women holding large amount of toilet paper in her arms

When Nature Calls - Toilet Paper Alternatives During a Supply Chain Shortage

Perhaps the title of this article reminds you of a certain hoarding back in 2020 when toilet paper shortages were a very real thing. I know my local grocery store put a restriction of two packages of toilet paper per person in order to mitigate the issue. The rest of the world must have thought our toilet paper hoarding was crazy when they saw it on the news. To be fair, 70% of the world's population doesn’t even use it. With the extreme weather happening all over the world right now, supply chain shortages may happen again. If you don’t want to partake in the Black Friday-style madness just to secure some TP, here are some helpful alternatives.

Toilet Paper free bathroom setup
Caption: This is a real home bathroom setup. To the left, you will find a pink tabo hanging up. On the right, there is a bucket of cloth wipes made from cut-up t-shirts, a squirt bottle used for washing, and a small blue bin used like a laundry hamper to store used cloth wipes.

 Altering your bathroom setup is very simple, and you probably already have these items in your home. Instead of using toilet paper after going to the bathroom, the alternative is to wash with water. There are a few options you can choose from. First, you can use an old water bottle, squirt bottle, or fast food cup and fill it with water. The one shown to the right is an old bottle of dish soap that’s been repurposed. A squirt bottle is a good option if you have children because if they miss, then it makes less of a mess. Alternatively, you can use something called a tabo which is about the size of a small saucepan and can be used for washing yourself after going to the bathroom. The tabo is a good option if you prefer to wash yourself with warm water and not cold. Measure to make sure your container of choice fits under the tap of your bathroom sink.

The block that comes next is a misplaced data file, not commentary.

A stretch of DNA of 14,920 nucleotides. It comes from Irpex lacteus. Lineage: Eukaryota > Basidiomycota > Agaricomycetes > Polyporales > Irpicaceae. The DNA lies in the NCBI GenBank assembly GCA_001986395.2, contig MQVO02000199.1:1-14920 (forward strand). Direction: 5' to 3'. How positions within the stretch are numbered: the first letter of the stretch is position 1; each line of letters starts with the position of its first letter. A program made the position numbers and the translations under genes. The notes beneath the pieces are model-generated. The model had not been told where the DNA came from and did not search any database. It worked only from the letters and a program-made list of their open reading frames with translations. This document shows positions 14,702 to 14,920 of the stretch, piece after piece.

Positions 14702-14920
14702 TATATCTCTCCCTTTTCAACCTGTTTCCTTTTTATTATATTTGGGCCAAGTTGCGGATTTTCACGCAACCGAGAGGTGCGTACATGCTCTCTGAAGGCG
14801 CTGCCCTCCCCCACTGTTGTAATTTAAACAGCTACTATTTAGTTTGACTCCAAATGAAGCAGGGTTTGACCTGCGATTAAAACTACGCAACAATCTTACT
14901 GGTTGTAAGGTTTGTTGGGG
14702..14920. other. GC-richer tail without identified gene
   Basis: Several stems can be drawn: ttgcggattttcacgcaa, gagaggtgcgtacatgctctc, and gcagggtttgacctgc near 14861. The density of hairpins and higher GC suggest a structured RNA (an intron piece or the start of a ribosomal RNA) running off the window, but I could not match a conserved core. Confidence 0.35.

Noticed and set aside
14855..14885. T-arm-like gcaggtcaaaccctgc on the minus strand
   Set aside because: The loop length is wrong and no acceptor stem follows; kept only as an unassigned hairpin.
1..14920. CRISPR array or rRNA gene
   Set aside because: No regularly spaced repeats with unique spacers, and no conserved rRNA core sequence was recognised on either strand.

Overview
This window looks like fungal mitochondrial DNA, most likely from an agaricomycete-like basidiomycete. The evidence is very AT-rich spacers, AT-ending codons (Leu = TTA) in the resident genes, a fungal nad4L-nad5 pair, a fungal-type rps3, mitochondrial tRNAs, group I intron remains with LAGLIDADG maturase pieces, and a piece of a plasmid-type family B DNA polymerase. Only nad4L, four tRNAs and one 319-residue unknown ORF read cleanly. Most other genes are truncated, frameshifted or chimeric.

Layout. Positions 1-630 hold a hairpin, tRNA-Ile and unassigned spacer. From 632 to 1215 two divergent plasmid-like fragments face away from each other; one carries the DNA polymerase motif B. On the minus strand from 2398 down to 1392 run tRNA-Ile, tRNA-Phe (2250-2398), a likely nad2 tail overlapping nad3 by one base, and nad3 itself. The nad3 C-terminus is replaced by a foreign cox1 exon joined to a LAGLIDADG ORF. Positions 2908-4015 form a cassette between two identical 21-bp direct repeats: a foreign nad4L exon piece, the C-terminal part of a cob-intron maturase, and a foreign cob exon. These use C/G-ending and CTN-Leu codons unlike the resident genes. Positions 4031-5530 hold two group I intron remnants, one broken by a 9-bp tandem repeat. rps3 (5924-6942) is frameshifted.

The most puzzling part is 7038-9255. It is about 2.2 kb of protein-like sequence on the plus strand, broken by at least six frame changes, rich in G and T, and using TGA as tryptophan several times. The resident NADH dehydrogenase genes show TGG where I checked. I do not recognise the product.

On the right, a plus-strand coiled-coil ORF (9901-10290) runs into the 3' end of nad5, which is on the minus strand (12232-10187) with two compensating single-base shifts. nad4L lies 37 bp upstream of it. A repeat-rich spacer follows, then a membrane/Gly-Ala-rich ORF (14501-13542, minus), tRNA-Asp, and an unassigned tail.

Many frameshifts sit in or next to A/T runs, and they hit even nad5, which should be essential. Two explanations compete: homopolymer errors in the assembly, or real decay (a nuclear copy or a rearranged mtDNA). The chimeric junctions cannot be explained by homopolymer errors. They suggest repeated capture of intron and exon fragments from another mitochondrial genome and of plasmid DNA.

Repurposed dish soap bottle that has been converted to a squirt bottle for holding water to wash yourself after using the toilet. tabo is a small pink pot with a handle that you fill with water and use to wash yourself after going to the toilet.
Caption: Left: A small squirt bottle filled with water and a tab of soap. Right: This pink pot with a handle is called a tabo. Both of these are filled with water and used to wash yourself after going to the toilet.

Some people add a dab of soap with their water. This is fine for males, however, for females you only need to wash with water. Avoid using soaps, etc., because they can alter vaginal pH balance, which can lead to infection and irritation.

To dry yourself, you can use reusable cloth wipes. If you look up the term ‘family cloth’ online, you will see lots of homesteading families using reusable cloth wipes also called family cloth. I admit the term ‘family cloth’ really doesn’t sell my point but stick with me here. Most of them are sewn and made of materials such as flannel, cotton, terry cloth, and minky. I actually have a video about how to use cloth wipes like this for women during an emergency situation that you can watch here. Instead of sewing cloth wipes, you can cut up old cotton t-shirts to make your own. The great thing about cloth wipes is that if you are someone who uses lots of toilet paper, whether you sew them or cut up t-shirts, you can make them any size you want.